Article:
The Flyover Superstars

There are several dynamic, fast-growing metro areas elsewhere in the country that seem likely to increase their status in the coming years, mostly in the Southeast and the Intermountain West. Like the Texas cities, these areas enjoy lower costs than the Northeast or California, notably for housing, and tend to be pro-business. All are experiencing significant population growth.

No. 2 Salt Lake City and No. 4 Denver have been expanding for years, with significant tech-sector growth. Both are logging population increases, with Denver benefiting from strong domestic in-migration while Salt Lake City has the highest birth rate among major metro areas, 16.9 per 1,000 women from 2010-14, largely due to its fecund Mormon population.

The Southeast has a number of ascendant cities led by No. 5 Raleigh, which, like Austin, has emerged as a tech hot-spot. Some 49% of all Raleigh residents aged 25 to 44 have a four-year degree, higher than any other metro area in the South. The national average is 33.6%.

The Glorious Gated Community

Unlike the rest of our rising cities, the Bay Area’s two major metro areas -- No. 3 San Jose and No. 9 San Francisco -- do not boast rapid population growth, and have low rates of family formation and births. Yet the area’s technology domination has made it so rich that it blows by most regions in terms of positioning for the future.

The big divergence here is income growth. Since 2010, the two metro areas have enjoyed the strongest expansion in earnings in the nation – 9.2% in the San Jose area between 2010 and 2015 and 7.8% in San Francisco. Silicon Valley and the Bay Area also boast extraordinarily well-educated young workforces. In San Jose 53.5% of workers aged 25 to 44 have a college degree, the third-highest share in the nation, and San Francisco ranks fourth at 52.4%.

So why are people not flocking to these areas? San Jose is net negative for domestic migration over the time we examined while San Francisco made modest gains only after years of net out-migration. Much of the problem lies in high housing prices, which, notes Dartmouth College economist William Fischel, have turned the Bay Area and the Valley into an “exclusionary region” inaccessible to all but the wealthy and highly gifted.

Given the growing importance of the technology industry, it seems likely that this gated region will continue to thrive in the years ahead, albeit with a low level of new family formation, relatively few children and a limited middle class. It’s a model that some cites may wish to duplicate but few will be able to. Perhaps the most promising candidate to join this list is No. 15 Seattle, which also has experienced strong job growth, largely from technology and boasts a large population of college graduates.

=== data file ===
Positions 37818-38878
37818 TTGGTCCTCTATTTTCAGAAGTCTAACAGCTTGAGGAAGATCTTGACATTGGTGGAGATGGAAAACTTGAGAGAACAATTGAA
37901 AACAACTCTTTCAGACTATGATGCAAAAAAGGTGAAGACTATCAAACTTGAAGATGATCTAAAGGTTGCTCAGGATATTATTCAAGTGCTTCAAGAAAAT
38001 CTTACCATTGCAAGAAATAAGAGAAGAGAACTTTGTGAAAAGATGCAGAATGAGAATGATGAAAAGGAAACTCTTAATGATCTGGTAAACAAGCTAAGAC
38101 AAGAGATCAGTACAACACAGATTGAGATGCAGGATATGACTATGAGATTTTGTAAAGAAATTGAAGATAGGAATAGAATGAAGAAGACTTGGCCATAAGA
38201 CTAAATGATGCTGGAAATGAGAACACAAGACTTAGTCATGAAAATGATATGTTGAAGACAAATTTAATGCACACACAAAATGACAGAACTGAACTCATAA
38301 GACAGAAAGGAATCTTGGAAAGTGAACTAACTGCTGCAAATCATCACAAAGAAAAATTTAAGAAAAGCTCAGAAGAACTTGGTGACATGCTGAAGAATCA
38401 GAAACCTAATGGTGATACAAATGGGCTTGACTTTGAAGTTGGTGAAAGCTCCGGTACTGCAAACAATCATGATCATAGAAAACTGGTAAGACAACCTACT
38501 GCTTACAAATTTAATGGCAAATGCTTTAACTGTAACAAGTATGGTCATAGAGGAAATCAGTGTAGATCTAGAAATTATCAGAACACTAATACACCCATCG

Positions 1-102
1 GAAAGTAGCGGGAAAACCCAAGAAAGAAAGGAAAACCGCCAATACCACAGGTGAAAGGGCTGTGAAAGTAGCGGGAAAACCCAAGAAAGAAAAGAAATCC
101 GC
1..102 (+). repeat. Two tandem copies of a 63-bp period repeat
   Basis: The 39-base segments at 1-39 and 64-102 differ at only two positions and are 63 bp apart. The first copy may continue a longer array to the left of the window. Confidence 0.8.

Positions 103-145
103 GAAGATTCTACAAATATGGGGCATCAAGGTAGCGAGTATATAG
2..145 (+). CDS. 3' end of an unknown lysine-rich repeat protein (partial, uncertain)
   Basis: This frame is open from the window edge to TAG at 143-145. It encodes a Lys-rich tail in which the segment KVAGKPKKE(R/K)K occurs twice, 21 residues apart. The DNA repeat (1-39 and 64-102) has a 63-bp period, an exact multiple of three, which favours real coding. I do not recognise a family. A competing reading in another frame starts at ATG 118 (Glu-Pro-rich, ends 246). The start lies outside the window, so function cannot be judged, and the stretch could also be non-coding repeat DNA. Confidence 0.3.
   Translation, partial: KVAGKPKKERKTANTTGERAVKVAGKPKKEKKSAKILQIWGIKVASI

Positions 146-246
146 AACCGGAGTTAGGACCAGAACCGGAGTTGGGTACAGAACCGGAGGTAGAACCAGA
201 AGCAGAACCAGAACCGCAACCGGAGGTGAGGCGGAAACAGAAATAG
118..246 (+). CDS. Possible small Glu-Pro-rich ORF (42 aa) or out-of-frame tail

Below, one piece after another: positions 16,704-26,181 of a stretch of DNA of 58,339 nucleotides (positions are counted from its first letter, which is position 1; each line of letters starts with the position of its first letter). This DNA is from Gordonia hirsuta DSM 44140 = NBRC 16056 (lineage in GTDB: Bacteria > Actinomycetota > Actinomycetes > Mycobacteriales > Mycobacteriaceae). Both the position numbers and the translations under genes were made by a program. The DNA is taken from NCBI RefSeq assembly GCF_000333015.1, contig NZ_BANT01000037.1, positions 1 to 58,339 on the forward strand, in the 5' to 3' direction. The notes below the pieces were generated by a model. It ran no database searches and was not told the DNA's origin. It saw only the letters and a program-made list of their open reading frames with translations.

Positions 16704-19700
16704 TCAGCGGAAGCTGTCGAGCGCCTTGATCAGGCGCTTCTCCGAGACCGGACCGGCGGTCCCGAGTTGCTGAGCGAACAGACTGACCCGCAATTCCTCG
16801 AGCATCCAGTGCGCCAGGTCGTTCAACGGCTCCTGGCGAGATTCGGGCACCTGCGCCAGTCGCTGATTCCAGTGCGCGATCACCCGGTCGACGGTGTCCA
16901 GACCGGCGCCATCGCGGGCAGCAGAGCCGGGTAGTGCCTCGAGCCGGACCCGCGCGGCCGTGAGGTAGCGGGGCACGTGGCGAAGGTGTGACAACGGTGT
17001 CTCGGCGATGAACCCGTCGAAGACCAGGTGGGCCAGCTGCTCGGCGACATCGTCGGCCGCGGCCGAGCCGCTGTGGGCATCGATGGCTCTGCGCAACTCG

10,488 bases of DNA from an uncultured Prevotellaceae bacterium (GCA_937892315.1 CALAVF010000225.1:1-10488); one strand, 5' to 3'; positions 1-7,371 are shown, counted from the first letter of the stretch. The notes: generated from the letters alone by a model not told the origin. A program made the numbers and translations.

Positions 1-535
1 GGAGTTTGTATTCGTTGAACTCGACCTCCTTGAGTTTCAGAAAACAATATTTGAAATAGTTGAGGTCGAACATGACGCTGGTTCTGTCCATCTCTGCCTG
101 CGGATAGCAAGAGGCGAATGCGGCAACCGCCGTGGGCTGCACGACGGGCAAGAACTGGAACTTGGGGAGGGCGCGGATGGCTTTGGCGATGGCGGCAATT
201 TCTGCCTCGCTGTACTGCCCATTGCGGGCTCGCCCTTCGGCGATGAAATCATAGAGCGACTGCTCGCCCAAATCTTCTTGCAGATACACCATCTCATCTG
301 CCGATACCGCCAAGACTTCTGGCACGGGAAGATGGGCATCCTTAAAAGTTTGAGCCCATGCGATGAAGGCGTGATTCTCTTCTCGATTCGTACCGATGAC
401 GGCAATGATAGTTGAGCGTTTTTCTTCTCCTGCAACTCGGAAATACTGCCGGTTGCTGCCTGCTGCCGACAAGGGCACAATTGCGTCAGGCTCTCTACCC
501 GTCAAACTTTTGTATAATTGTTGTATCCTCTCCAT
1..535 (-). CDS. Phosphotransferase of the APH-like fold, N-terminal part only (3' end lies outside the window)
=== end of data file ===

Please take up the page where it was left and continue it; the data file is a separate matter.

The Fading Big Enchiladas

Perhaps the most glaring omissions at the top of our list are America’s three largest metropolitan areas: New York, Los Angeles and Chicago. Of the three, New York does best, but only well enough for 36th place, hardly what one would expect for America’s, and arguably the world’s, premier city.

New York has high costs like San Francisco but a far more bifurcated economy and demographics. Wall Street may be approaching the end of an epic run, but overall incomes in New York have fallen 0.5% since 2010. Employment has expanded a respectable 7.3% over the past five years, roughly the national average, but the metro area has the highest rate of domestic out-migration in the country.

Similar dynamics have lowered future prospects for Los Angeles and Chicago. Ranked 39th, Los Angeles has posted better job growth than New York at 10.2%, but its income losses were also more severe, down 3.8%. As in Gotham, the elites of Southern California in entertainment, real estate and technology may be thriving, but the vast majority are not doing so well, as manufacturing, construction and business services have lagged. Los Angeles’ population -- more heavily Latino and African America -- is also less well-educated, with only 34.8% of adults 25 to 44 holding bachelor’s degrees, a good 20 points less than their San Francisco-area competitors.

Chicago, ranked 40th, appears to have worse prospects. For all its problems, Los Angeles still dominates entertainment, has the largest port in the country, close Pacific Rim connection and enjoys the finest weather on the continent. Chicago has none of those advantages, although it boasts a very attractive downtown. The region around the magnificent mile is not doing well, with low job and population growth, stagnant incomes and strong out-migration. Urban analyst Pete Saunders describes Chicago’s economy as “one-third San Francisco and two-thirds Detroit.” That seems more true than many Windy City boosters would like to admit.

Future Of The Future

Of course the future is not completely predicable and many things could change in the coming years. In the short run, as mentioned above, the energy boom towns will take a bit of a hit. Energy slowdowns could impact other cities with a concentration in this industry, notably Denver, Salt Lake and even Columbus, near Ohio’s big natural gas and oil reserves.